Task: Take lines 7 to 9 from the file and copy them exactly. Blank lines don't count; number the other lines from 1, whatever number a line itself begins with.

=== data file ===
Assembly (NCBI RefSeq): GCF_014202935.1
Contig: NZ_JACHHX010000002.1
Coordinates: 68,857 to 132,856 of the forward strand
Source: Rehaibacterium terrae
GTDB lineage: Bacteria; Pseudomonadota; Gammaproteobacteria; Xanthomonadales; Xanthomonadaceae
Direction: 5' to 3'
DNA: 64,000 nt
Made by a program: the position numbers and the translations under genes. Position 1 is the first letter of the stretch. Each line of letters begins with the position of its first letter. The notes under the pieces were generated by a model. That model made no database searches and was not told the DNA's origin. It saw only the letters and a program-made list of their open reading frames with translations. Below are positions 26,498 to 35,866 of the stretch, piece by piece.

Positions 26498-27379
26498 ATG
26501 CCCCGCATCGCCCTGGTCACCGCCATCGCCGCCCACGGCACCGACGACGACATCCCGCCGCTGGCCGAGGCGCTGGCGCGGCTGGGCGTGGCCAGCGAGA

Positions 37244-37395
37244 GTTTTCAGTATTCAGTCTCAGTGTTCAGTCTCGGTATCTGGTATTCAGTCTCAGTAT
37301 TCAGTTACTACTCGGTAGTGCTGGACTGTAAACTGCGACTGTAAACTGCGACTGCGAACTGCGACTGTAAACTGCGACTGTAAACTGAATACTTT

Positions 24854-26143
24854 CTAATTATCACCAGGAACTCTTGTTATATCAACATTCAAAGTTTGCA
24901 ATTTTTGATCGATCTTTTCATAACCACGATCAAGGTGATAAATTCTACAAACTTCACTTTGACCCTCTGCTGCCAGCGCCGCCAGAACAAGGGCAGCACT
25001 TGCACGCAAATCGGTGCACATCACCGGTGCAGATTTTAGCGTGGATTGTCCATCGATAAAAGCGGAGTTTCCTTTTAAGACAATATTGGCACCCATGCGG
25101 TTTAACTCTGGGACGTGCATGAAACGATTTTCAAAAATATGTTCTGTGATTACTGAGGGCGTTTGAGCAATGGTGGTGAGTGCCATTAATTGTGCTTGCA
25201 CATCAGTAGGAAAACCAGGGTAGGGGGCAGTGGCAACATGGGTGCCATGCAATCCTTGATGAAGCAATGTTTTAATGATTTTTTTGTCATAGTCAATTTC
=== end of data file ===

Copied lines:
DNA: 64,000 nt
Made by a program: the position numbers and the translations under genes. Position 1 is the first letter of the stretch. Each line of letters begins with the position of its first letter. The notes under the pieces were generated by a model. That model made no database searches and was not told the DNA's origin. It saw only the letters and a program-made list of their open reading frames with translations. Below are positions 26,498 to 35,866 of the stretch, piece by piece.

Positions 26498-27379